Turkey’s media regulator has given Voice of America’s Turkish Service a three-day deadline to apply for a broadcast license or face potential criminal charges.
The Radio and Television Supreme Council, or RTUK, on Monday told VOA it needed to apply for an on-demand broadcasting license.
The on-demand license is more commonly acquired by entertainment streaming services such as Netflix.
Failure to comply with the request and pay a three-month license fee would result in the regulator applying to the Criminal Judgeships of Peace with a request to block access to VOA’s content.
The media regulator said it was acting under a Turkish law stating that broadcasting executives who air programs despite the cancellation of their licenses could face charges that carry sentences of up to two years in prison.
The directive comes more than a year after the regulator moved to block VOA’s Turkish language content over the broadcaster’s refusal to comply with the same new licensing regulation, over concerns of censorship.
The RTUK also targeted German news outlet Deutsche Welle, which like VOA, is a public, state-owned international broadcaster with an editorially independent newsroom.’
When RTUK blocked access to VOA’s Turkish service in June 2022, VOA moved to a different web address. The new directive could block access to that content.
VOA’s public relations department confirmed that the regulator had issued a new order requiring the broadcaster to obtain a license within 72 hours.
“As a public service broadcaster designed to provide accurate and objective news, VOA cannot comply with any directive intended to enable censorship,” VOA spokesperson Bridget Serchak said in an email.
“VOA will continue to object to any requirement by Turkish regulators — or regulators in any country where we provide news and information — that smacks of attempts to censor our news coverage,” VOA acting director Yolanda Lopez said in a statement Tuesday.
“The requirement to remain a reliable source of independent journalism for our audience is enshrined in our Charter,” Lopez said, adding, “We will take every step necessary to avoid any interference by anyone that threatens the VOA’s ability to deliver on its mission.”
The U.S. State Department said Tuesday it is closely following the situation and is “deeply concerned.”
A spokesperson, speaking on background, told VOA via email that the U.S. urges Turkey to “uphold its obligations and commitments to respect the fundamental freedom of expression.”
“The individual’s rights to freedom of expression includes freedom to seek, receive, and impart information and ideas of all kinds, regardless of frontiers,” the spokesperson said.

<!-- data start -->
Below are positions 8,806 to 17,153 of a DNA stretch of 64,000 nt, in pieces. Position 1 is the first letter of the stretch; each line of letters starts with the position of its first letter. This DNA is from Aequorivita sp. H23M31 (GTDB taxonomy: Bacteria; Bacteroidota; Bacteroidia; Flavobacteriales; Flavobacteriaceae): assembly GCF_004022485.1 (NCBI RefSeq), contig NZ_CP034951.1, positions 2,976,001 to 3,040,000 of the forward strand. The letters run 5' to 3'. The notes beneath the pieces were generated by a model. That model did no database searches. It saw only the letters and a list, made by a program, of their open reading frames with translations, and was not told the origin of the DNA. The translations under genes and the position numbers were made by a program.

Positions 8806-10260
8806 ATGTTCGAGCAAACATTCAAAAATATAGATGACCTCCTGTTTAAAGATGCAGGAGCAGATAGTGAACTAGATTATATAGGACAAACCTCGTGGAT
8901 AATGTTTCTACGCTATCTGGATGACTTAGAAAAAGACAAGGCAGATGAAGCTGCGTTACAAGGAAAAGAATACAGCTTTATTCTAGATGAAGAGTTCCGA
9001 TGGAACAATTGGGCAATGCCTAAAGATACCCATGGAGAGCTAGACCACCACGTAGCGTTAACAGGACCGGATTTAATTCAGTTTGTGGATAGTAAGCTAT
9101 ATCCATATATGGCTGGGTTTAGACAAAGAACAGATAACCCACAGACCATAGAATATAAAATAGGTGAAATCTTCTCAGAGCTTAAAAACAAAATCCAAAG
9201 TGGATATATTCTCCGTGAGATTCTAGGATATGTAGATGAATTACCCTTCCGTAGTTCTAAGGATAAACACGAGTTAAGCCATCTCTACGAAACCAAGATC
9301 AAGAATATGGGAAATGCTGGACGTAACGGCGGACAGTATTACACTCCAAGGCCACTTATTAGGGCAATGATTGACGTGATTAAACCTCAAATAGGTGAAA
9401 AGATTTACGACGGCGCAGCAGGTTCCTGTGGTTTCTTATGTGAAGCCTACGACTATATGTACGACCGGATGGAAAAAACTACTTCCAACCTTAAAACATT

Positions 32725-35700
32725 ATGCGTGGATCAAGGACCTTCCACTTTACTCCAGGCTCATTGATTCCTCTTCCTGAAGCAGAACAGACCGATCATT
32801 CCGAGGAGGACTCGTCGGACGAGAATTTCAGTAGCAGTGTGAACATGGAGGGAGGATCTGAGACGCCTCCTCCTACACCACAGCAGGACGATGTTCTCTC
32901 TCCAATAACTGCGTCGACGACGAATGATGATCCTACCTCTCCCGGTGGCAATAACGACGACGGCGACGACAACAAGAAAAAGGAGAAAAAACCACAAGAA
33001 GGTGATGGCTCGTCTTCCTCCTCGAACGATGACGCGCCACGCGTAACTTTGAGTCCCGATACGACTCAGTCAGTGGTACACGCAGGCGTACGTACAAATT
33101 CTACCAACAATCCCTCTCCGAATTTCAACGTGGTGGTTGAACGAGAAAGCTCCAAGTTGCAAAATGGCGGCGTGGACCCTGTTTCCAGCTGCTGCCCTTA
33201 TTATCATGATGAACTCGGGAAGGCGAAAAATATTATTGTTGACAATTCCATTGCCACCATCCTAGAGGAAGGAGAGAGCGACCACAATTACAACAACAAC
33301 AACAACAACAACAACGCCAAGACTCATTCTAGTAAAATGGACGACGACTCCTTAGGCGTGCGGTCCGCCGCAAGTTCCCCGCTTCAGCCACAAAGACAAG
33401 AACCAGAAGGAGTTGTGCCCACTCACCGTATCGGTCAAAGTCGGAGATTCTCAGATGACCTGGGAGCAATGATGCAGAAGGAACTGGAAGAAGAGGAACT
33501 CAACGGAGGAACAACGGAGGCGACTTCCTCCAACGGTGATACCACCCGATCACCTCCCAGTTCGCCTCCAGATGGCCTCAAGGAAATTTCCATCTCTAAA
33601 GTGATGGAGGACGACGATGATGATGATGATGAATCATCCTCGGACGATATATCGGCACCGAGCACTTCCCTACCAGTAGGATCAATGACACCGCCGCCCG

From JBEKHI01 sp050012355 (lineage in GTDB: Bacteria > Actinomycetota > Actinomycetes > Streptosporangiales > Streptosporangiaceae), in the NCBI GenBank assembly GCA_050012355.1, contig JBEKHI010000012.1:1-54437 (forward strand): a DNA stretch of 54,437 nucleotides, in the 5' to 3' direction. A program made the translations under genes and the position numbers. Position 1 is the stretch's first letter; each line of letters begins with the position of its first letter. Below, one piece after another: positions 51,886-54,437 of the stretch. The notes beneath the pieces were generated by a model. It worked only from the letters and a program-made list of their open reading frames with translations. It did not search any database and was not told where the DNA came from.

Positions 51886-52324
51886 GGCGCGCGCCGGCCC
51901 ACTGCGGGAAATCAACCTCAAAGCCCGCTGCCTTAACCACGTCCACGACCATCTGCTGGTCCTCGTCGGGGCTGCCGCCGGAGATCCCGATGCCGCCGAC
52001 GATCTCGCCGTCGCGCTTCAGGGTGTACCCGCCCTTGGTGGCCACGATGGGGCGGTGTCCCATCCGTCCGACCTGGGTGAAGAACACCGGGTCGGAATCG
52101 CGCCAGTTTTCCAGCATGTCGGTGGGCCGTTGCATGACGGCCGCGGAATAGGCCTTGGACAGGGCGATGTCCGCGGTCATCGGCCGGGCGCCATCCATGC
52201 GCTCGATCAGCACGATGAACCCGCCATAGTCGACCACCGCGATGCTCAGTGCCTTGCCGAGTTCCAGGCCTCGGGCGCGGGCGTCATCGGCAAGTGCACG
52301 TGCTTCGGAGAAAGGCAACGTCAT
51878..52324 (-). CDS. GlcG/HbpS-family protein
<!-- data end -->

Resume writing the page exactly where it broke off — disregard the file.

“Respect for freedom of expression is enshrined in Turkey’s constitution and in its international commitments and obligations,” the spokesperson said.
VOA emailed the RTUK regulator late Tuesday and as of publication had not received a response.
The regulator’s deputy head last year had dismissed concerns raised by broadcasters and others over the new regulation, saying the decision “has nothing to do with censorship but is part of technical measures.”
RTUK had previously ordered VOA and two other international broadcasters in February 2022 to apply for a license.
A few months later, it blocked access to VOA’s Turkish-language content and that of Deutsche Welle when both declined to apply for licenses as requested by the regulator.
The February 2022 licensing decision was based on a regulation that had gone into effect in August 2019. At that time, several media freedom advocates raised concerns about possible censorship because the regulation granted RTUK the authority to control all online content.
Under the regulation, RTUK is authorized to request broadcast licenses from “media service providers” so that their radio, TV broadcasting and on-demand audiovisual media services can continue their online presence.
If the licensees do not follow RTUK’s principles, the regulation allows RTUK to impose fines, suspend broadcasting for three months or cancel broadcast licenses
In the past, the U.S. State Department has said that moves to block VOA and DW content in Turkey amounted to an expansion of “government control over freedom of expression and media freedom in Turkey. Free press is essential to a robust democracy.”
Turkey has a poor record for media freedom, with watchdog Reporters Without Borders noting that around 90% of media is government controlled, leaving few independent or critical news outlets.
The country, which has one of the worst records globally for jailing journalists, ranks 165 out of 180 on the press freedom Index, where 1 shows the best media environment.